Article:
Education Policy | Post Primary | Preschool | Primary | Tertiary | Search

 


Website puts your questions to political parties

August 5, 2014

Website puts your questions to political parties

It’s called Ask Away, and that’s exactly what the designer of an election question and answer web platform wants prospective voters to do by putting questions online to respective political party representatives.

The website, designed by Massey University Master of Design student Meg Howie, then lets representatives from each party log in each day to respond to the most popular questions, ranging from and including health to housing to tertiary education, as voted by website users.

Party spokespeople responsible for those issues will be answering questions on the site up till polling day, September 20, giving people an easy way to get informed and involved this election.

“It’s about making it as easy as possible for the parties to respond to the issues the public care most about,” Ms Howie says.

“It’s also about including the people who are less informed, and who don’t know how policies affect them and don’t have in-depth knowledge about politics. If you don’t have a question to ask, you can vote for questions that are important to you. By voting up a question to increase its likelihood of getting answered, you’re helping to shape the discussion for this election.”

The platform is targeting youth, as this is one of the groups that have historically been significantly under-represented in voter turnout. “Voter participation levels in New Zealand are rapidly declining and we need to do something about it,” Ms Howie says.

“I hope that by providing a platform for youth perspectives this election, Ask Away will help break down the perception that politics aren’t relevant to young people, and that it will also help the candidates become more aware of the issues that are affecting youth.”

The Ask Away website is part of Massey’s Design & Democracy Project, which explores design research solutions for encouraging civic engagement, with a focus this year on building youth electoral participation.

Content from the website will also feature as part of the online election coverage of Radio New Zealand, and also its youth platform The Wireless.

Digital editor Alex van Wel of Radionz.co.nz described Ask Away as a new and innovative way to empower voters in a general election, giving them a chance to define the issues during the campaign by drawing attention to the questions directly relevant to them and prompting discussions separate to those triggered by the political parties.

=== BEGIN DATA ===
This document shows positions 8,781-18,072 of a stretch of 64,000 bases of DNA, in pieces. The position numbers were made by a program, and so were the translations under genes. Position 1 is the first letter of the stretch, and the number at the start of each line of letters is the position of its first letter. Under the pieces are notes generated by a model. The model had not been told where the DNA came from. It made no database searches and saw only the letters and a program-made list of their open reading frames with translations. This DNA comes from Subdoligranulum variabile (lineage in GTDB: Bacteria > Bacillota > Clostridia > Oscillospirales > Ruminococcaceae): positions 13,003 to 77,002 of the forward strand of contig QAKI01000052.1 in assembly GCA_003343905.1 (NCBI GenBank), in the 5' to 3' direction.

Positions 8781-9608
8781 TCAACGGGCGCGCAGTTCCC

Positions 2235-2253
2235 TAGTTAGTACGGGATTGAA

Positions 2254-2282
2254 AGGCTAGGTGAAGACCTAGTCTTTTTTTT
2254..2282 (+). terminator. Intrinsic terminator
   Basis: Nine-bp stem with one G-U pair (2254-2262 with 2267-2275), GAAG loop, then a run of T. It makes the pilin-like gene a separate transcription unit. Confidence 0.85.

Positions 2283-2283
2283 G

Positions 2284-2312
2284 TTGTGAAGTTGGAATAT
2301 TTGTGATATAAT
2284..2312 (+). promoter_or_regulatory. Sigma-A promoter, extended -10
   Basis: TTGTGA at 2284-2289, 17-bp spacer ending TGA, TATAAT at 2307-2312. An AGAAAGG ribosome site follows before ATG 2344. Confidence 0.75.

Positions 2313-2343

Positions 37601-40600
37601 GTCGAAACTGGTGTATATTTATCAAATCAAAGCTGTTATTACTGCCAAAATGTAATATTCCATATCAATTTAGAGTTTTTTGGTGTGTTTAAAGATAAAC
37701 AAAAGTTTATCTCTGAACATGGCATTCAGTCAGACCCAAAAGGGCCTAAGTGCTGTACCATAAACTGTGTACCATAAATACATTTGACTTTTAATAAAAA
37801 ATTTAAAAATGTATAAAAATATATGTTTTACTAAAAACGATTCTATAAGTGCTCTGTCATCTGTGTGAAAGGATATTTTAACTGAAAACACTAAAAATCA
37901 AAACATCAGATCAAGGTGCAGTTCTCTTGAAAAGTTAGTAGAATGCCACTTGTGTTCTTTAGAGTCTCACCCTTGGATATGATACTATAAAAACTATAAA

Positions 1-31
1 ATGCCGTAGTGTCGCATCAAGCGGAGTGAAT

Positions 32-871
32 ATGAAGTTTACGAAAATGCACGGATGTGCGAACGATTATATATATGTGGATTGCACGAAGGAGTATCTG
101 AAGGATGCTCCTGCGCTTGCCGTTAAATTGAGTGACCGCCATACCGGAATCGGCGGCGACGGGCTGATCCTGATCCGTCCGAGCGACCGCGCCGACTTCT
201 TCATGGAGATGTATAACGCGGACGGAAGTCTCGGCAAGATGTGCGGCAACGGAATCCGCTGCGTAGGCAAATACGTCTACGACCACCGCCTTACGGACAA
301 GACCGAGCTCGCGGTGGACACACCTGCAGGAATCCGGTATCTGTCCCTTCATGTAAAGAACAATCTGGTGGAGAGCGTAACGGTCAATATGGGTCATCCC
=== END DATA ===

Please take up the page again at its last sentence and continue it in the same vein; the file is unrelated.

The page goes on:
Many web developers, including several from Code for New Zealand and the Enspiral Foundation, are donating time to build the platform. As it is under an Open Source License anyone will be able to use the code and Ms Howie hopes that it will be used for similar purposes internationally.

The site will be live from August 8 at www.askaway.org.nz

ENDS

© Scoop Media

 
 
 
 
 
Culture Headlines | Health Headlines | Education Headlines

 

Super Rugby: Parade To Celebrate Highlanders’ Win

The Dunedin City Council is urging people to come along on Monday to congratulate the team on its win in Wellington tonight. The Highlanders will leave from outside the Dental School at midday. More>>

ALSO:

Album Review: Donnie Trumpet And The Social Experiments: Surf

Chance the Rapper is one of my favourite rappers of the last couple years. He bought a uniquely fucked up, acid sound with his debut Acid Rap which has demonstrably influenced others including ILoveMakonnen and A$AP Rocky. It’s remarkable that, at such a ... More>>

Photos: Inside The Christchurch Arts Centre Rebuild

Lady Pippa Blake visited Christchurch Arts Centre chief executive André Lovatt, a 2015 recipient of the Blake Leader Awards. The award celebrated Lovatt’s leadership in New Zealand and hisand dedication to the restoration of the Arts Centre. More>>

Running Them Up The Flagpole: Web Tool Lets Public Determine New Zealand Flag

A School of Design master’s student is challenging the flag selection process by devising a web tool that allows the public to feed their views back in a way, he says, the current government process does not. More>>

ALSO:

Survey: ‘The Arts Make My Life Better’: New Zealanders

New Zealanders are creative people who believe being involved in the arts makes their lives better and their communities stronger. Nine out of ten adult New Zealanders (88%) agree the arts are good for them and eight out of ten (82%) agree that the arts help to improve New Zealand society. More>>

ALSO:

Wellington.Scoop: Reprieve For Te Papa Press

Following its review of the role of Te Papa Press, Te Papa has committed to continue publishing books during the museum’s redevelopment, Chief Executive Rick Ellis announced yesterday. More>>

Get More From Scoop

 
 

LATEST HEADLINES

 
 
 
 
Education
Search Scoop  
 
 
Powered by Vodafone
NZ independent news